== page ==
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New Bank Fees: Will They Make You Walk?

The relationship between banks and consumers is beginning to feel a lot like an expensive game of Whac-a-Mole. The 2009 CARD Act dealt a blow to banks' ability to levy stiff credit card fees, and the 2010 Dodd-Frank financial reform bill threatens to impose limits on fees banks can charge for processing debit-card transactions. By one new estimate, banks are staring at annual revenue losses of $25 billion as a result of these regulations.

So it was just a matter of time before the banks popped up with new fees to offset those potential losses. J.P. Morgan Chase recently introduced monthly checking account fees ranging from $10-12, while Bank of America is testing out similar monthly fees for certain accounts in select states. And the banks aren't stopping at checking account fees. Chase is also testing out a stiff $5 fee for any out-of-network ATM transactions, and annual fees for credit cards are becoming more common.

Yet a new survey from Bankrate suggests banks might want to be a little careful how aggressively they play this game. Nearly two-thirds of consumers recently surveyed said they would consider bolting their bank if they were slapped with higher checking account fees. Interestingly, 75 percent of respondents with incomes of at least $75,000 said they would consider walking. "The financial community has spent boatloads of money trying to attract the mass affluent; this survey suggests they are now at risk of alienating those very people," says Greg McBride, senior financial analyst at Bankrate. "They are going to have to walk a fine line."

Indeed, banks are betting that we're too lazy or busy to actually follow through. There's a big difference between saying you'd consider walking, and actually taking the time and effort to make the move. Just the thought of changing the direct deposit and having to close down the old auto-pay or bill pay account at one bank and set it up at another is a pretty big disincentive to switching. Indeed, in a recent presentation to shareholders, the head of Chase's retail financial services said the bank has already converted 8 million free checking accounts into revenue streams now generating $10-$12 in monthly fees. That's about $1 billion of inertia right there.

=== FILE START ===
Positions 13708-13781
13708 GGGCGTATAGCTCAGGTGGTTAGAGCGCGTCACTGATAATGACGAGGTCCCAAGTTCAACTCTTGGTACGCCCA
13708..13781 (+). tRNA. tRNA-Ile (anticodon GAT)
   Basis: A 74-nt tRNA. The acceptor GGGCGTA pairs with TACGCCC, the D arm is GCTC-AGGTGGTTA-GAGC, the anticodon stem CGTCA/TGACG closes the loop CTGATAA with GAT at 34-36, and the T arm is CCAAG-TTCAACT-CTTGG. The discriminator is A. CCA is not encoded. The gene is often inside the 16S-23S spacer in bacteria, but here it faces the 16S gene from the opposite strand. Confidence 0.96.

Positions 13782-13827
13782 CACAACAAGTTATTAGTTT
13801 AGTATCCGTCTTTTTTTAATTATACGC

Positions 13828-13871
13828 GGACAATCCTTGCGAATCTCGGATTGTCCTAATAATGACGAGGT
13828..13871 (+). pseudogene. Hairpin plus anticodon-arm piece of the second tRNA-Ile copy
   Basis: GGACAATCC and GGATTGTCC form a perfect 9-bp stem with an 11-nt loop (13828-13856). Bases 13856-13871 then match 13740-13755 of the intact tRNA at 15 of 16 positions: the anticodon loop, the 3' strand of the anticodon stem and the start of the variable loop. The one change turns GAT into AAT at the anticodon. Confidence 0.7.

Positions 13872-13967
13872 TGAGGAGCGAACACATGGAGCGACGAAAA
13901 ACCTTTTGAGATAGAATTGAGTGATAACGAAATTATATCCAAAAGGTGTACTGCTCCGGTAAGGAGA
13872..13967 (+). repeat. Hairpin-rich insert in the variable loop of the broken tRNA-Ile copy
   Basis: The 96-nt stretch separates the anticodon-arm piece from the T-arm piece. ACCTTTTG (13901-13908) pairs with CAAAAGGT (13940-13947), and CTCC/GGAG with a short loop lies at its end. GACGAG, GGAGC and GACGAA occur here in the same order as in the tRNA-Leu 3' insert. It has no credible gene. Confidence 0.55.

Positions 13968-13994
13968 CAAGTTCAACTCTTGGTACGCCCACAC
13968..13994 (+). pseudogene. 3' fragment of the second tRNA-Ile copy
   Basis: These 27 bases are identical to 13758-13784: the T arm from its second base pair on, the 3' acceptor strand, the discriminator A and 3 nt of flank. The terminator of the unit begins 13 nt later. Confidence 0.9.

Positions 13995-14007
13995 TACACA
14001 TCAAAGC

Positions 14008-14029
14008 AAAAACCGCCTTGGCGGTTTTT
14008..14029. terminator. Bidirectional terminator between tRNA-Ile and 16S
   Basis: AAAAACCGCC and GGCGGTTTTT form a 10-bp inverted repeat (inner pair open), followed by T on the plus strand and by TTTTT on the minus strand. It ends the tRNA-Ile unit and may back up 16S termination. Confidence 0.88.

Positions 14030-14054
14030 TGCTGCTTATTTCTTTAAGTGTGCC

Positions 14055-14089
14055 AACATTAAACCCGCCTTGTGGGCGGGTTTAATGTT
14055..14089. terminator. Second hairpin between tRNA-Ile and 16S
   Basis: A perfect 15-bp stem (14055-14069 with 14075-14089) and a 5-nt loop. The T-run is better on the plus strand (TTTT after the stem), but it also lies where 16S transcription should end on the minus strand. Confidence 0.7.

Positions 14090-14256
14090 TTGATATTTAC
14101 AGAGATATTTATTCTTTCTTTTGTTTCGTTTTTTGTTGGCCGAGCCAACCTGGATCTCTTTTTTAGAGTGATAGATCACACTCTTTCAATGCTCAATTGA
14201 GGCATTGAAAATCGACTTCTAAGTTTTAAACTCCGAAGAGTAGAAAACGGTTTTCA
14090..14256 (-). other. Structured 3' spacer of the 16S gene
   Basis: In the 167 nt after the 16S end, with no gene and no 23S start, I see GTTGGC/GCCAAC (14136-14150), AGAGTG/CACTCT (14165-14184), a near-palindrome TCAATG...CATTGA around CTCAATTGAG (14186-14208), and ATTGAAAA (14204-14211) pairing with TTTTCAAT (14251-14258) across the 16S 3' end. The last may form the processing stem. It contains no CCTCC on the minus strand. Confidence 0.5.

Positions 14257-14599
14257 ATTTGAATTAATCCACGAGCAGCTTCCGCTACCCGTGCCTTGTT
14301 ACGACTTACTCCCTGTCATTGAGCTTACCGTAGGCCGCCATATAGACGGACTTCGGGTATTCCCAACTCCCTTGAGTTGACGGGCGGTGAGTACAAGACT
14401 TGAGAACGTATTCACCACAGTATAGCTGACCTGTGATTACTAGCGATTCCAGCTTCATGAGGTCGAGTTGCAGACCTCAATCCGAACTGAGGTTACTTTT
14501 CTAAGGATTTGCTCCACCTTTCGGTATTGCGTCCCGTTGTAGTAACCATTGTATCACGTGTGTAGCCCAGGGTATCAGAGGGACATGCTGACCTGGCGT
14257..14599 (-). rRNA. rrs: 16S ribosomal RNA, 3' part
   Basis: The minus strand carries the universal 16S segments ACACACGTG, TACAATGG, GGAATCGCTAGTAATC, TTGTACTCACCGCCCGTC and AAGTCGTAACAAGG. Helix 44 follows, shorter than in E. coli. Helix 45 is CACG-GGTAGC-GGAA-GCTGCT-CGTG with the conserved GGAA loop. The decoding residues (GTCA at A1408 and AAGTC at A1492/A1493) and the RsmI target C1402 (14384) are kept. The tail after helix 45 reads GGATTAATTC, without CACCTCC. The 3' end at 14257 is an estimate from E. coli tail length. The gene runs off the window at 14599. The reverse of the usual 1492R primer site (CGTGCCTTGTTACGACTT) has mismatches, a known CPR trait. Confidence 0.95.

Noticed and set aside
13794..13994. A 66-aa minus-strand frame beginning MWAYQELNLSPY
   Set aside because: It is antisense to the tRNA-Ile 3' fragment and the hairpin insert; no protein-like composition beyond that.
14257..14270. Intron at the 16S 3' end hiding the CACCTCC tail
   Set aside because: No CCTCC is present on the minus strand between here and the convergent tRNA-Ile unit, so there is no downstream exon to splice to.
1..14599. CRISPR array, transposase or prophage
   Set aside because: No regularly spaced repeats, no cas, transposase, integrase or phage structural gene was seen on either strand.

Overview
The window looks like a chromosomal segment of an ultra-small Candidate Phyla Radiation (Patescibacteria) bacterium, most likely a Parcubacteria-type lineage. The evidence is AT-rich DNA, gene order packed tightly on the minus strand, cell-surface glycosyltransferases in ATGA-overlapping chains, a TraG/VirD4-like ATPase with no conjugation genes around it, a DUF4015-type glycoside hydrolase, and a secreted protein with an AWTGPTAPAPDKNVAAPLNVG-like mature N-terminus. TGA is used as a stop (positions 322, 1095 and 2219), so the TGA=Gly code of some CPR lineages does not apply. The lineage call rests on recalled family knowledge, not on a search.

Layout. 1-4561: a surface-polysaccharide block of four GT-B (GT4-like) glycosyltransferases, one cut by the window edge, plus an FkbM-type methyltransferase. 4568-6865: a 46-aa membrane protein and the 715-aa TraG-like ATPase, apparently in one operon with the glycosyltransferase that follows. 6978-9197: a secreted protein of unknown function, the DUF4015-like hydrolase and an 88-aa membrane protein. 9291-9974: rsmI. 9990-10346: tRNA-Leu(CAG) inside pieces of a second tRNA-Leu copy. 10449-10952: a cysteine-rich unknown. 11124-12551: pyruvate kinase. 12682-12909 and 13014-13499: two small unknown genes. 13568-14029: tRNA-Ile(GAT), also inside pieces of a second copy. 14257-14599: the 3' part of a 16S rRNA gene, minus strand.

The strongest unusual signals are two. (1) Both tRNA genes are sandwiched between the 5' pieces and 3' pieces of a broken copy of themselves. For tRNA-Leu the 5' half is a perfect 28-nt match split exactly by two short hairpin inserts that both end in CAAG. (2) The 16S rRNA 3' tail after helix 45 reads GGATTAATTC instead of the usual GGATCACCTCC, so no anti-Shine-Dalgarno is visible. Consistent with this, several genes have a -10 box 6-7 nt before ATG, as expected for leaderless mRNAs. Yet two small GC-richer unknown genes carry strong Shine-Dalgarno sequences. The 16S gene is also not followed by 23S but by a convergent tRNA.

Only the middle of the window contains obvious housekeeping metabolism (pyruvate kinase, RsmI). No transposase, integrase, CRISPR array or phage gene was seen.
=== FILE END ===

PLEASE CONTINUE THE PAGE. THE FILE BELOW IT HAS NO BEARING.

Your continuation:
If you've suddenly been hit with new basic checking fees, here's a plan of attack if you're looking to whack back:

  • Check what it takes to get the fee waived. For example, in markets where Bank of America is testing new monthly fees of up to $25, it exempts anyone with a $5,000 balance. Of course, earning bupkus on $5,000 is a hidden fee of sorts; if your bank has a high balance requirement for free checking, at the very least look into moving some of it into a money market or CD that gets you at least a teeny bit more yield.
  • Tell 'em you're leaving. Hey, this is all a big experiment, so it doesn't hurt to threaten to leave, and see what the bank says. You never know. And that one call or online chat is worth not having to do the setup work for a new account.
  • Take a walk. Look, the good news here is that we've progressed from an old fee model that preyed on your laziness and random "surprise" fees, such as overdrafts, late fees etc., to a more transparent new model: Bank with us and we're gonna charge you a monthly account fee. If you don't like that fee, time to shop for a new place for your checking and savings.
  • Move your money to an online bank or credit union. MoneyWatch's Jane Bryant Quinn recently pointed out that free checking is indeed alive and well at online banks, credit unions, and often smaller community banks.

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